In Brief

  • Having both depression and heart disease is more lethal than having either condition alone, according to researchers from Paul-Brousse Hospital in Paris. They tracked the mental and physical health of about 6,000 middle-aged adults for an average of 5.5 years. People who were both depressed and had heart disease were five times as likely to die during that period than people who had only one of those diseases. The combination effectively tripled their likelihood to die of any cause and quadrupled the likelihood of dying from a heart attack or stroke. (In press, Heart.)

  • All mental abilities decline with age, but not as sharply as some previous research suggested, according to University of Virginia researchers. They discovered this good-news/bad-news scenario when they looked at longitudinal data on cognitive abilities collected by the Virginia Cognitive Aging Project. They found that factoring in the “practice effect,” whereby people’s scores improve simply because they’re familiar with the test, older adults’ reasoning, spatial visualization, episodic memory, perceptual speed and vocabulary all decline — but not as sharply as other research has found because that same practice effect tends to inflate younger people’s scores. (Neuropsychology, Vol. 24, No. 5.)

  • People who are more introspective in their behaviors tend to have more gray matter in their anterior prefrontal cortex, according to a study by psychologists at University College London. The researchers asked participants hooked up to an MRI machine to decide which of six colored patterns was the brightest, then asked the participants to rate how confident they were in their answers. Based on previous research suggesting that people who are more introspective will be confident in their correct answers and wary about their incorrect ones, the researchers pulled out participants with that pattern and compared their MRI readings with their less introspective peers. It’s unclear whether the difference reflects innate anatomical differences or whether learning influences gray matter volume in that area, the researchers say. (Sept. 17 edition of Science, Vol. 329, No. 5,998.)

  • Children exposed to high levels of manganese in drinking water perform more poorly on intelligence tests, according to a team of researchers from the University of Quebec at Montreal and Sainte-Justine University Hospital in Montreal. The researchers looked at 362 Quebecois children, ages 6 to 13, living in homes that received their water from groundwater sources. After accounting for income and maternal education, the researchers discovered that children who drank higher concentrations of the naturally occurring metal performed more poorly on tests of cognition and motor skills than did children who drank manganese in lower concentrations — though researchers aren’t sure yet why manganese might cause adverse effects to the brain. (In press, Environmental Health Perspectives.)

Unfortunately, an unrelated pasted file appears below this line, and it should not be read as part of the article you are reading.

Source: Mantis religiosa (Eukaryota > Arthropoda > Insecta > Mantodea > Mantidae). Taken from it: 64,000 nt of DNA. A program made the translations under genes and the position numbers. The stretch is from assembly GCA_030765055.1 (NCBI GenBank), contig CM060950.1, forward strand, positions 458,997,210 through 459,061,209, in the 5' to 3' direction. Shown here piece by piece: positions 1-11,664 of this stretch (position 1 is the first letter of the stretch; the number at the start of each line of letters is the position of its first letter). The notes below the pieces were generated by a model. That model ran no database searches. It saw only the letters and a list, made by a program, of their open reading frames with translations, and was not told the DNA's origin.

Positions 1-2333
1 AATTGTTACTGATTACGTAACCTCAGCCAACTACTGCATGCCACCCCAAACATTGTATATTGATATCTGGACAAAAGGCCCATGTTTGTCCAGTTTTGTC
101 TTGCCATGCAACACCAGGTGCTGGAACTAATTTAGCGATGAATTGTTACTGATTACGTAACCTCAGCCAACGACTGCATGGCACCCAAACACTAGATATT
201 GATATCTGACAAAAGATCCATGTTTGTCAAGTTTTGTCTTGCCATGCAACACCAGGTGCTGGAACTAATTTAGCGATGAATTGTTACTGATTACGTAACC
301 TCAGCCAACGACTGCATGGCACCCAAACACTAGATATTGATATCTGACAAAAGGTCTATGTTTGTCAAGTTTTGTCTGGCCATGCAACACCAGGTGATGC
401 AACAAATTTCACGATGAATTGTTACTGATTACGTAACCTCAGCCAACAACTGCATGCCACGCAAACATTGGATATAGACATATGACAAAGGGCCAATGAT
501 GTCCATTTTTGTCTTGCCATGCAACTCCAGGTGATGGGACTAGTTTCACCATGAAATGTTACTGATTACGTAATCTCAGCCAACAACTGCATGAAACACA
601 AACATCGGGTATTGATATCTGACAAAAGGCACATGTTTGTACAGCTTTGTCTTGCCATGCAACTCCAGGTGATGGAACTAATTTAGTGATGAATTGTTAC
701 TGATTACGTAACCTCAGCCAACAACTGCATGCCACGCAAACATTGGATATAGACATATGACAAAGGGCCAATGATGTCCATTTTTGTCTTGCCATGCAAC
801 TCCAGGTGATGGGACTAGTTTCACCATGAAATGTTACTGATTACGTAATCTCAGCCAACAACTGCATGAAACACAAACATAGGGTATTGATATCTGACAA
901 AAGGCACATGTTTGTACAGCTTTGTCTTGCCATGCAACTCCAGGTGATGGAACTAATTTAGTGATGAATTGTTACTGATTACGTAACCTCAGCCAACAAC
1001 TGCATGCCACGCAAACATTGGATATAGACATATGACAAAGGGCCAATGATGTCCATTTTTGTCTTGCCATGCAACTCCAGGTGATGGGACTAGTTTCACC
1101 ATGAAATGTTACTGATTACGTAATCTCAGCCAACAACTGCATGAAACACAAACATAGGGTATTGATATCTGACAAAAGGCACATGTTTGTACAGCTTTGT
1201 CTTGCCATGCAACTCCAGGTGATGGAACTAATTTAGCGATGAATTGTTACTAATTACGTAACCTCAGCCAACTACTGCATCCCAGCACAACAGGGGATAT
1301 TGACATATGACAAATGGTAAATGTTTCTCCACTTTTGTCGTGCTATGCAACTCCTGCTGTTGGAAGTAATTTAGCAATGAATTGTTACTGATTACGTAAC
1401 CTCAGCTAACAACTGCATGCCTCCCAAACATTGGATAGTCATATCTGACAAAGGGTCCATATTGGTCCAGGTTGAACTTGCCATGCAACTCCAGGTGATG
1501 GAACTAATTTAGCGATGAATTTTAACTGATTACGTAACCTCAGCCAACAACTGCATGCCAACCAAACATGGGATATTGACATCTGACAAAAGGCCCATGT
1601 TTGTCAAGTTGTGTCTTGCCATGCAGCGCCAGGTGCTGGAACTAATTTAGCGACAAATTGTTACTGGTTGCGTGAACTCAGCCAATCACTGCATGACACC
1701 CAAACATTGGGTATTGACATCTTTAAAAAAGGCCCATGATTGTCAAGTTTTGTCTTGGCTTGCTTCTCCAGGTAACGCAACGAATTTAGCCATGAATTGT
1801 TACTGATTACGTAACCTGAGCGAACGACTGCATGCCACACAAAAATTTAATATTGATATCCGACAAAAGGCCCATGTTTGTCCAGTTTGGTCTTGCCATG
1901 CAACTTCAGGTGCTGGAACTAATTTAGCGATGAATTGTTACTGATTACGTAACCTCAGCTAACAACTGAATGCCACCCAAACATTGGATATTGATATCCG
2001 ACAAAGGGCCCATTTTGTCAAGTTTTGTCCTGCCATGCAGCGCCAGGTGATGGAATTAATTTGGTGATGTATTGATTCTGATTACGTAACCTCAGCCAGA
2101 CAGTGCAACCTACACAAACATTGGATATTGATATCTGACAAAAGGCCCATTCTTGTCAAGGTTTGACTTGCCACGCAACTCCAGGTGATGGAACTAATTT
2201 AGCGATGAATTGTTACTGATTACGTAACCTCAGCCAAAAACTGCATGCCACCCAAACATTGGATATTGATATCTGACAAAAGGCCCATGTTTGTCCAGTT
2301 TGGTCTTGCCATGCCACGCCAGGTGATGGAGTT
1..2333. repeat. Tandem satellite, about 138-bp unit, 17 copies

• Very young children and those with autism don’t contagiously yawn, possibly indicating a lack of empathy, say University of Connecticut psychologists. The researchers tested 120 typically developing 1- to 6-year-olds and 30 6- to 15-year-olds with autism spectrum disorders to see whether they would yawn in response to seeing other people yawn — a trait observed in about half of adults. In the study, only typically developing children age 4 and older reliably yawned when they watched other people yawn. Across all ages, the children with autism were less likely to yawn responsively than their same-age peers. Researchers say that contagious yawning might reflect empathetic feelings and that very young children and children with autism experience these feelings less than older or typically developing children. (September/October Child Development, Vol. 81, No. 5.)